When we think of ethnography we surely go back to those classic organizational ethnographies, which generated rich, in-depth and fascinating insights into various aspects of organizational life: Elton Mayo's famous Hawthorne studies (Roethlisberger and Dickson 1956); Melville Dalton's (1959) study of power and politics in management, which he observed while working as a manager in a US factory; Elliot Jacques’ (1951) collaborative field study of worker and management relationships, with a research team of eight people at the UK Glacier Metal Company; Trist and Bamforth's (1951) two-year study of the longwall coal mining method technology, social organization, work conditions and group processes (Bamforth himself had been a miner); Walker and Guest's (1952) study of assembly line work; and W. F. Whyte's (1948) study of interactions and work practices in a Chicago restaurant.
More recently, who can forget that John Van Maanen's (1991) study of Disneyland's organization culture and work practices ended when he was fired for a ‘Mickey Mouse offense’ (his hair was too long) after three years working as a ride operator? Or the subtle challenge to the control and authority of a director in Tony Watson's (1994) ethnography of management in a UK plant, as executives rearranged their seating so that the director was unable to sit in his ‘normal’ seat? And Bud Goodall's (2005) poignant comment in his narrative ethnography of his discovery that his father, unknown to Bud, had been a CIA agent: ‘A narrative inheritance touches everything, one way or another, in our lives’ (Goodall 2005: 503). He also makes the observation that stories from the past not only help us explain stories of the present but that embedded in such stories are dialectical tensions of identity, relationships and culture.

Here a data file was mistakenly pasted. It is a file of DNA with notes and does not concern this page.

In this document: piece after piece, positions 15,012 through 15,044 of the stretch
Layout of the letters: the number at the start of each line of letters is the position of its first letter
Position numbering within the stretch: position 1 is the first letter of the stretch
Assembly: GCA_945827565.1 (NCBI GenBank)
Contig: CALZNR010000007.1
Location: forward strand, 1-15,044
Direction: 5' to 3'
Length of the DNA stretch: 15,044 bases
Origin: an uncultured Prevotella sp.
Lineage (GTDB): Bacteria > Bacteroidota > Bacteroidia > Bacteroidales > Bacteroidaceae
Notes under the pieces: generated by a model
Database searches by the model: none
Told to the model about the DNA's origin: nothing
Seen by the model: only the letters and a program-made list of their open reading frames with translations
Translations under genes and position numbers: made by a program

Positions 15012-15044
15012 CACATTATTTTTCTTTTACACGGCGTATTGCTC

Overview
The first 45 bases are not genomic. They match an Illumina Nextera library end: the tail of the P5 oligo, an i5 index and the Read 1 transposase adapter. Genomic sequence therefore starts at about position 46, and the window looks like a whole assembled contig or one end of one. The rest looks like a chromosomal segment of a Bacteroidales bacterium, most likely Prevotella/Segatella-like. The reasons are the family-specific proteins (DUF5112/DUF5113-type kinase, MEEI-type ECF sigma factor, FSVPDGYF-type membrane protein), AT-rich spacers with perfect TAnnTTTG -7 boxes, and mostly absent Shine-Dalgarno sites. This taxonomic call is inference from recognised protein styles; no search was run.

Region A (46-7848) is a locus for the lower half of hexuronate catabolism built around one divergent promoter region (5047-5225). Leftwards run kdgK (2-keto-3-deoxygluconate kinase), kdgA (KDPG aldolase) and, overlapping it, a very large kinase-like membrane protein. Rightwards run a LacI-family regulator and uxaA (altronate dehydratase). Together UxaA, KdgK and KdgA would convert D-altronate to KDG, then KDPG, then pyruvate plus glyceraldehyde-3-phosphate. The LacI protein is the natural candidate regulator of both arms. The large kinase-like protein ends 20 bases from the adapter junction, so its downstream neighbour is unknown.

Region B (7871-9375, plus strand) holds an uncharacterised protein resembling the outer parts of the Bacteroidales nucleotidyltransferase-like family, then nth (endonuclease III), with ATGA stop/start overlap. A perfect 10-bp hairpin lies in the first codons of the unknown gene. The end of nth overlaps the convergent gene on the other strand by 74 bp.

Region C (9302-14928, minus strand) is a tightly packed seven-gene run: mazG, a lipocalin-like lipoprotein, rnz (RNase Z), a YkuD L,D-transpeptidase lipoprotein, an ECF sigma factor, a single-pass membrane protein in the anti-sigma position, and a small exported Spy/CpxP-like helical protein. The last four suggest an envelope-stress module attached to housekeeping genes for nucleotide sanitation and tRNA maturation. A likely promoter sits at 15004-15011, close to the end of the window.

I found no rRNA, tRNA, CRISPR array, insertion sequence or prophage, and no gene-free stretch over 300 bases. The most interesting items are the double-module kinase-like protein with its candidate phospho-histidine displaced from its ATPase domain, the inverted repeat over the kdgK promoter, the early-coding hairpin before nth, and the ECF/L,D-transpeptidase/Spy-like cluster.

Such rich stories and detailed observations are the stuff of ethnography. ‘Ethnographers describe, principally in writing, how the people of some place and time perceive the world and how they act in it’ (Ingold 2008: 90), and they do so on the basis of prolonged immersion in a research site, getting to know people and how they live their lives.